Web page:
5 things you didn’t know that the gut affects

in News


  • Recent studies have shown that the metabolites that the gut microbiome produces effect sleep greatly. These gut byproducts directly influence the central nervous system and the “internal clock” through specific circadian factors. These factors affect sleep duration, body composition and even energy! A lack of sleep has been associated with gut dysbiosis and fragmented sleep. Fix your gut and get your slumber!(1)


    • The skin is the largest organ in the body and it is densely innervated by the nervous system, similar to the gut. Clinical studies have demonstrated that through complex immune mechanisms the influence of the gut microbiome extends to involve distant organ systems including the skin. Prebiotics, probiotics and postbiotics have proven beneficial in the prevention and/or treatment of inflammatory skin diseases including acne, dermatitis, and psoriasis. It’s safe to say a health gut can lead to clearer skin! (2)


      • The gut is widely considered as our “second brain”. This gut–brain-axis is associated with alterations in the stress response and overall behavior in humans. There is a strong correlation between mental symptoms such as low mood and irritable bowel syndrome (IBS). Over 50% of people with gut issues state that they deal with depression and or anxiety on a regular basis. Optimizing the gut–brain axis is increasingly being proposed as a target to help with things like brain fog, depression, and irritability. Fun fact: Most of your serotonin, a feel-good hormone, is made in the gut! (3)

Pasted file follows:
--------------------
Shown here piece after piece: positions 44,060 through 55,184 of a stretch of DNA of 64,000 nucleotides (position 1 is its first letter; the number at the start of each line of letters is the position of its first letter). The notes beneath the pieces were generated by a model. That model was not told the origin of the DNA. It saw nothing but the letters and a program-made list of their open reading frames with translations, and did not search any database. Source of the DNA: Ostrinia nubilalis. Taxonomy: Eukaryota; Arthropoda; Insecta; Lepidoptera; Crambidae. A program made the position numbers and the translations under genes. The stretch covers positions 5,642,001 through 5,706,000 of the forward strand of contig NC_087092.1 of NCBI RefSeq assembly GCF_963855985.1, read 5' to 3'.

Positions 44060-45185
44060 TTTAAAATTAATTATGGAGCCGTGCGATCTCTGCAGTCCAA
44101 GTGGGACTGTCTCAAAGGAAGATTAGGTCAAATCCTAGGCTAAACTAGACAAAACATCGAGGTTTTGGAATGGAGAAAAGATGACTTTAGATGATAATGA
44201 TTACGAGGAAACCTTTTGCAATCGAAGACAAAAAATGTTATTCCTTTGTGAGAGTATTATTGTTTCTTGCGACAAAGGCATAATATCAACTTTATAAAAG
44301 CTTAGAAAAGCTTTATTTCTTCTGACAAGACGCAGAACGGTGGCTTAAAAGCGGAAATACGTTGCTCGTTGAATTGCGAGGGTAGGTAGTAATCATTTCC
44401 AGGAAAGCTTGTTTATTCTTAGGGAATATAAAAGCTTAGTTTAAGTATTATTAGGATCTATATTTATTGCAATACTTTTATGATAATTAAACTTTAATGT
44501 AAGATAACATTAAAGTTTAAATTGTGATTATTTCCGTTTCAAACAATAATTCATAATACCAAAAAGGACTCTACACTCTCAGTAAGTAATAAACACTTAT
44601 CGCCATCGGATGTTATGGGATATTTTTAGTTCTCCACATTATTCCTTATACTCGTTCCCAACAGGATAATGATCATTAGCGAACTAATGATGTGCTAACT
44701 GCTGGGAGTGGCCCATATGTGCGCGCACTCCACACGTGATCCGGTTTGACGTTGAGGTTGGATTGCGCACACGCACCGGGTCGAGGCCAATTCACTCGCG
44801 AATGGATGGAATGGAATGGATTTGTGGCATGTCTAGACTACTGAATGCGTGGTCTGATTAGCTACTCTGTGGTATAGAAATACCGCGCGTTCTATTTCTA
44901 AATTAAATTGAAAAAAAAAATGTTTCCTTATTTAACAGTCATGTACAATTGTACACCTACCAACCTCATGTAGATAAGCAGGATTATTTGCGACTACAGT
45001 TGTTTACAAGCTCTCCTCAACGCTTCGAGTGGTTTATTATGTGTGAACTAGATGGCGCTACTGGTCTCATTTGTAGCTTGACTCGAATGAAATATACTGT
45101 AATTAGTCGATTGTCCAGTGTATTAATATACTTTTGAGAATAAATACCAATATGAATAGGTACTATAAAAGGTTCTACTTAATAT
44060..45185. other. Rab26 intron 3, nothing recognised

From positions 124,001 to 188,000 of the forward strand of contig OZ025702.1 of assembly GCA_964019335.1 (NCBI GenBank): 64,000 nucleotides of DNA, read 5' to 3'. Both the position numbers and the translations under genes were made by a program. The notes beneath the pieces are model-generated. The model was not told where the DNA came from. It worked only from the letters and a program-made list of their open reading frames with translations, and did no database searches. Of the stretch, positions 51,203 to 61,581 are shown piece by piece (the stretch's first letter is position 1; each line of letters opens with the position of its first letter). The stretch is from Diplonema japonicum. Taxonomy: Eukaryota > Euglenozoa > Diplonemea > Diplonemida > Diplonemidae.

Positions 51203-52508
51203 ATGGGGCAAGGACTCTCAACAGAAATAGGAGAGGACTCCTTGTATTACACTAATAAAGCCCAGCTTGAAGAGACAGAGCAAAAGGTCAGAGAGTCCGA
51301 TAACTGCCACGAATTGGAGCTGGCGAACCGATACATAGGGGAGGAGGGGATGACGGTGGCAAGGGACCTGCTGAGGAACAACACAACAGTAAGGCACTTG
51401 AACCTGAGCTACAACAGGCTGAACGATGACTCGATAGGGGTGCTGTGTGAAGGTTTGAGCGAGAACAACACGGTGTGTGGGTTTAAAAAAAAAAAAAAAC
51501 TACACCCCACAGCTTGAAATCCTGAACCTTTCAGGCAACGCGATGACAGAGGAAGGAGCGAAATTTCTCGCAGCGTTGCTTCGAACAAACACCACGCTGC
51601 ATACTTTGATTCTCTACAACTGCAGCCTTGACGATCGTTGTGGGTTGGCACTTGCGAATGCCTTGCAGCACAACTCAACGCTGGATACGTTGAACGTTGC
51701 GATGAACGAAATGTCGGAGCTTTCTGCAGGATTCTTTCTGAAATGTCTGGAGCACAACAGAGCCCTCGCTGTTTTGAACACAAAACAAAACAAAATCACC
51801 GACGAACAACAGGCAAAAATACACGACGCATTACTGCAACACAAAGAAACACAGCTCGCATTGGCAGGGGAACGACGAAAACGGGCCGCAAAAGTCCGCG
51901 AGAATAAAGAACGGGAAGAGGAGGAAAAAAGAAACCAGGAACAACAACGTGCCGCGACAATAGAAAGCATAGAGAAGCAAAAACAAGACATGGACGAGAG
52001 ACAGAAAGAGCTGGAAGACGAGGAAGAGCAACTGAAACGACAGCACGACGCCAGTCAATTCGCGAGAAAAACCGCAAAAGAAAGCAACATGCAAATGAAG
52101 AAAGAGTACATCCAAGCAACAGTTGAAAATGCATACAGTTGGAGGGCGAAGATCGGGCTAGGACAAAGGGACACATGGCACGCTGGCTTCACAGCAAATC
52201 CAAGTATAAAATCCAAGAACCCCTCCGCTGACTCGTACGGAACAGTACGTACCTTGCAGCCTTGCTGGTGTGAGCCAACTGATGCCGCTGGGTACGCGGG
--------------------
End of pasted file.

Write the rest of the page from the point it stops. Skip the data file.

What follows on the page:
• Obesity is becoming an epidemic in the Western world, and it is caused by diet, metabolism, and the environment someone chooses to be in. New evidence has shown that the gut microbiome mediates the interaction between food and the metabolites that digestion produces. Some of these metabolites have a direct influence on inflammation and the way the metabolism works which can help modulate weight loss. Optimizing your microbiome can help you lose those extra pounds! (4)


          • Everyone wants to be forever young but what if the secret was in the bacteria that reside on your large intestine? Starting in mid-to-late adulthood, gut microbiomes become increasingly unique to individuals. Retaining high counts of certain bacterial colonies in older age has shown to increase survival rate and “healthspan”. Microbial diversity in the gut goes down as we age so it’s extremely important to consume prebiotics and postbiotics to ensure a healthy gut environment!  (5)



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